All truffles develop underground. Consequently, it becomes clear to see just how important certain variations, even small, of the soil parameters are; they can decide if a truffle species can develop or not, so it becomes important to protect the sites which are suitable.
Each truffle species has precise needs in terms of soil, but there is one characteristic that all soil suited to truffle-growing shares: large quantities of calcium. This aspect takes us back in time to the remote origins of our region. The large quantity of calcium which is present in our soil in the form of carbonate is of marine origin.
Starting approximately 30 million years ago the entire area of the Piedmont lowland, Langhe and Roero and a substantial part of Monferrato were occupied by a large sector of sea called Tertiary Piedmont Basin.
Over millions of years, sand, clay, silt and calcium carbonate, consisting largely of immense quantities of planctonic shells and other marine micro-organisms deposited in layers on the seabed.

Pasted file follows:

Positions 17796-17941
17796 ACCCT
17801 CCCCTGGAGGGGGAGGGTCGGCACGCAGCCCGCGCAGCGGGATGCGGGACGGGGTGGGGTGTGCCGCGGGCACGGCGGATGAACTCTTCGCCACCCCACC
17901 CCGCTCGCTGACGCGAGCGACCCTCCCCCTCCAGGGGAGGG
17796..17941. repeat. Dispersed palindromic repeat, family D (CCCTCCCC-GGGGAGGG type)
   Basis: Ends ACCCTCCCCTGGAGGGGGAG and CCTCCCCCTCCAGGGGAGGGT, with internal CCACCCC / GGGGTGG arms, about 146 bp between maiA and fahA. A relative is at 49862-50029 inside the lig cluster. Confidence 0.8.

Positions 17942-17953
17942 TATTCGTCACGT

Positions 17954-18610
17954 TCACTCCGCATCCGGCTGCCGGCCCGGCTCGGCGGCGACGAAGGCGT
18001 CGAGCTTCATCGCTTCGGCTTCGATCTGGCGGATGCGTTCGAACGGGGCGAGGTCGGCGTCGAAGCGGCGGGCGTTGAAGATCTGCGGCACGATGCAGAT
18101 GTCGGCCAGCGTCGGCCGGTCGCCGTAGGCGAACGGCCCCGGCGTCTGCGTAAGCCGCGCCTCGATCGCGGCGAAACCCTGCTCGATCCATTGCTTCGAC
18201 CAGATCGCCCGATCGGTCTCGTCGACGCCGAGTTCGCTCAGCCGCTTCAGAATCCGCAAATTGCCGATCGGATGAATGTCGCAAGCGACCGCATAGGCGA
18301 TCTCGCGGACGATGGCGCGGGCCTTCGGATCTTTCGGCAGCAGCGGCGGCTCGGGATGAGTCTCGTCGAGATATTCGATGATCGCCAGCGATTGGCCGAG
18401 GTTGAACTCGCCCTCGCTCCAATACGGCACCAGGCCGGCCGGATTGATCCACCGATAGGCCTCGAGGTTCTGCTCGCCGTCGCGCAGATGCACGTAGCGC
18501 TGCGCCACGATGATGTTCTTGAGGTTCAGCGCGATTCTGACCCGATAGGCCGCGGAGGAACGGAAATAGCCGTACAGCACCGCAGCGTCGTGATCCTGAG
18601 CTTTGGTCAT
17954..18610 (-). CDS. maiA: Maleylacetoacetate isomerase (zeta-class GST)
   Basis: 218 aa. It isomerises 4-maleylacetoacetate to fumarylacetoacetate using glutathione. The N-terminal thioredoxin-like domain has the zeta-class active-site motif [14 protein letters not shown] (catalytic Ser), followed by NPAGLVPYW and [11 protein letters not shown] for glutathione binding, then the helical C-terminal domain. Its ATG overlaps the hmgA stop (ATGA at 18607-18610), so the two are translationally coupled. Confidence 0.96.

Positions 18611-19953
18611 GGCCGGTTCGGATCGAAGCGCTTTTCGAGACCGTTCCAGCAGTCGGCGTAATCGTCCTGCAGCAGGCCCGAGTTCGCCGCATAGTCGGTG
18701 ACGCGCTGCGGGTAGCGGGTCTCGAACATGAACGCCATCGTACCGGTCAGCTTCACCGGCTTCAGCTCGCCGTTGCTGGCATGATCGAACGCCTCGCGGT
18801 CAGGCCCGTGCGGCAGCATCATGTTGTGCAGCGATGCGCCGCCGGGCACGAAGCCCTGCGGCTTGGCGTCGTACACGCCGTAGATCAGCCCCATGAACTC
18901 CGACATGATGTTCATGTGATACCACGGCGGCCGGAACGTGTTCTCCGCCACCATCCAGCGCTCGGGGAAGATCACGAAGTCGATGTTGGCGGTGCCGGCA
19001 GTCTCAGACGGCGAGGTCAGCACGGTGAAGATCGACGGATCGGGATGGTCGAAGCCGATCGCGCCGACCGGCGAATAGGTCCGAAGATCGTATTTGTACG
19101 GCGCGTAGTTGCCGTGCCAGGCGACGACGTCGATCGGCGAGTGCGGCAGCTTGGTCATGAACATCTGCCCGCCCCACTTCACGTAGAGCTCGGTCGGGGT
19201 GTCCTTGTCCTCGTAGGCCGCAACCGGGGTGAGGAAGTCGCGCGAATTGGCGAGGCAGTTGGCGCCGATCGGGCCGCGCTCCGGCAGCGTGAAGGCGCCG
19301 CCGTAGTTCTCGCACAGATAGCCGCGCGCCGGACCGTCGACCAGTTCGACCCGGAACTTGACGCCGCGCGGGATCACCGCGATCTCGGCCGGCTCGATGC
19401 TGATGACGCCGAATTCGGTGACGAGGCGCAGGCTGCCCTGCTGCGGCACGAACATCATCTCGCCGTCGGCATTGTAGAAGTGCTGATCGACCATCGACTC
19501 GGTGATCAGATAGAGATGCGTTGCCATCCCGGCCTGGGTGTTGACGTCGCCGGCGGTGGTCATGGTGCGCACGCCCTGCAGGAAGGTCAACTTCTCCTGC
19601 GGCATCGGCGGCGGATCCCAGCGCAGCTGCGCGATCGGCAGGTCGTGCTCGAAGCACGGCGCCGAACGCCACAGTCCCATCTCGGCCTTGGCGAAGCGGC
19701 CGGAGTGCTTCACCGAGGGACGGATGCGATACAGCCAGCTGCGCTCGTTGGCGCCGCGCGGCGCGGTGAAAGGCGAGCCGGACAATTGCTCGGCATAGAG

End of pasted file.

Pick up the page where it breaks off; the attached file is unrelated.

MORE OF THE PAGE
Then the zone began to rise as a result of the thrusts due to deep movements of the earth’s crust which, in the meantime, gave origin to the Alps.
The sea then withdrew as far as what is now the Adriatic coast and the hilly landscape of Langhe and Roero arose.
Today we can observe the signs of that ancient sea in the stratifications which can be seen on the hill sides that sometimes give us magnificent fossils of organisms which once populated those waters.
The soils which originate on these layers have inherited the calcium carbonate and not only are they perfect for truffle but also for wine growing demonstrating that carbonate is a key element of our terroir, essential for achieving the excellent quality which characterises our wines.
If we observe the areas suited to truffles we will see how they always overlap with the zones of excellent wine production.